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Is It A Good Idea To Settle A Workers' Compensation Case?

by Jamie Nichols

When you are injured at work, and you are fighting to receive a fair judgment on your behalf – either a settlement or an ongoing benefit package, you will need to decide which way is the better option. You might be pressured by your employer to reach a settlement and put the whole thing behind you, or perhaps you might feel it's the better option. After all, a large settlement might seem like a good idea at the time. Is it really a good idea, however, to settle a worker's compensation case? There are some considerations to take into account first:

No Weekly Benefits

If you opt to settle your case outright, you should know that means you will no longer receive weekly or monthly payments from benefits. In fact, you can never again receive these benefits nor try to claim them in a court case after the settlement has been reached. While it might seem like a lot of money to receive at once, in the long run, those weekly or monthly payments might have added up to a lifetime worth of benefits instead of just one singular lump sum that might run out sooner than you think with medical bills.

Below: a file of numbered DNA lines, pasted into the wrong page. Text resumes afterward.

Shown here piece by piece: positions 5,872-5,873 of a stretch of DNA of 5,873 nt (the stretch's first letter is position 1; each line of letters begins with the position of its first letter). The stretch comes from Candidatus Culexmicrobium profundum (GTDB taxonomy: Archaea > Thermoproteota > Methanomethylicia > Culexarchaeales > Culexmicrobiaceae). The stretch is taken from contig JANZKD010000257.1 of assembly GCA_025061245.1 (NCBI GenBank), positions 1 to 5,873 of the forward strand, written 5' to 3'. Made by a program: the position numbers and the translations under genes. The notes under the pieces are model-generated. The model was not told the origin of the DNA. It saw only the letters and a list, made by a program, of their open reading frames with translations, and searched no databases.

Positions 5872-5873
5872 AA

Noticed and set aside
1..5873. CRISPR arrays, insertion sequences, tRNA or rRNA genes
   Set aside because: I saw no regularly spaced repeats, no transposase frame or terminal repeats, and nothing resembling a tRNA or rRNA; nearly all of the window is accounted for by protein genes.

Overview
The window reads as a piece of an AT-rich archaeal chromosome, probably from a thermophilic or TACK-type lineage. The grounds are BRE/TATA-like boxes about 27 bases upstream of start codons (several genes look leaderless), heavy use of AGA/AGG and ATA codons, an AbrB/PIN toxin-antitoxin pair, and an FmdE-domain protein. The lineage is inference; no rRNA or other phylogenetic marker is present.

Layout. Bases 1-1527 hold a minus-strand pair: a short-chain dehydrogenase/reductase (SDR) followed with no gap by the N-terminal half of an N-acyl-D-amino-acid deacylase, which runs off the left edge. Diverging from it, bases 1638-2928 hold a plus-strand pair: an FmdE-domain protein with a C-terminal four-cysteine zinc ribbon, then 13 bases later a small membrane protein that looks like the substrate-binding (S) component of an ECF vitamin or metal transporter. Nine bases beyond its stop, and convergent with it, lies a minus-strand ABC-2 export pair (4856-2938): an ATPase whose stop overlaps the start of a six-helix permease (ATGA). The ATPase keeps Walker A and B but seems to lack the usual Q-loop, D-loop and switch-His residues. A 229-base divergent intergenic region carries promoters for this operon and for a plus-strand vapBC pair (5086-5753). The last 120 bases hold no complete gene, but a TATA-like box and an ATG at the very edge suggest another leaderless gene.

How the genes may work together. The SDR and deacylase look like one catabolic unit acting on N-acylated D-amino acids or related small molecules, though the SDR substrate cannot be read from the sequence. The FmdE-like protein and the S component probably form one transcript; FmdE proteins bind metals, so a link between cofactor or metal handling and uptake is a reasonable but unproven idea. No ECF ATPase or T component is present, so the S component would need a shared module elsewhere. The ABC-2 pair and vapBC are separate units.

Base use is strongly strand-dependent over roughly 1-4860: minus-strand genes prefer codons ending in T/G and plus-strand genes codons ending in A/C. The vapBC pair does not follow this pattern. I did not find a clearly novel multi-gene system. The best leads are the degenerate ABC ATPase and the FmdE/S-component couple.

Medical Payments

It is possible in some states that your insurance company might continue to pay for your medical bills even if you decide to settle the case. It's also a possibility that you might live in a state where your insurer can cancel medical benefit payments once a settlement is reached and paid out. To avoid this possibility, check with your lawyer first before agreeing to a settlement. It could be the case that even if you live in a state in which your medical payments can be continued, your insurer might not wish to do so. You will have to keep an eye on your medical bills to ensure they are paid on time or at all in some cases. If you find that your bills aren't paid on time or not paid at all, you will need to file a claim with your state's workers' compensation board to force them to pay.

Must Be Approved

You might not know that even if you, your lawyer and your insurer agree to a settlement, your state most likely will require you to submit this proposal to the workers' compensation agency for approval. Once the proposal is received, the agency will hold a hearing, and either a judge or a hearings officer will look over the proposal and speak with you about it. If the judge or hearings officer is satisfied that you are voluntarily agreeing to the settlement and that the terms are in your best interest and not those of the insurer it will be approved. It is possible that the proposal can be refused if the judge doesn't feel you are going to receive enough money.

Contact a workers' compensation attorney for more information and assistance.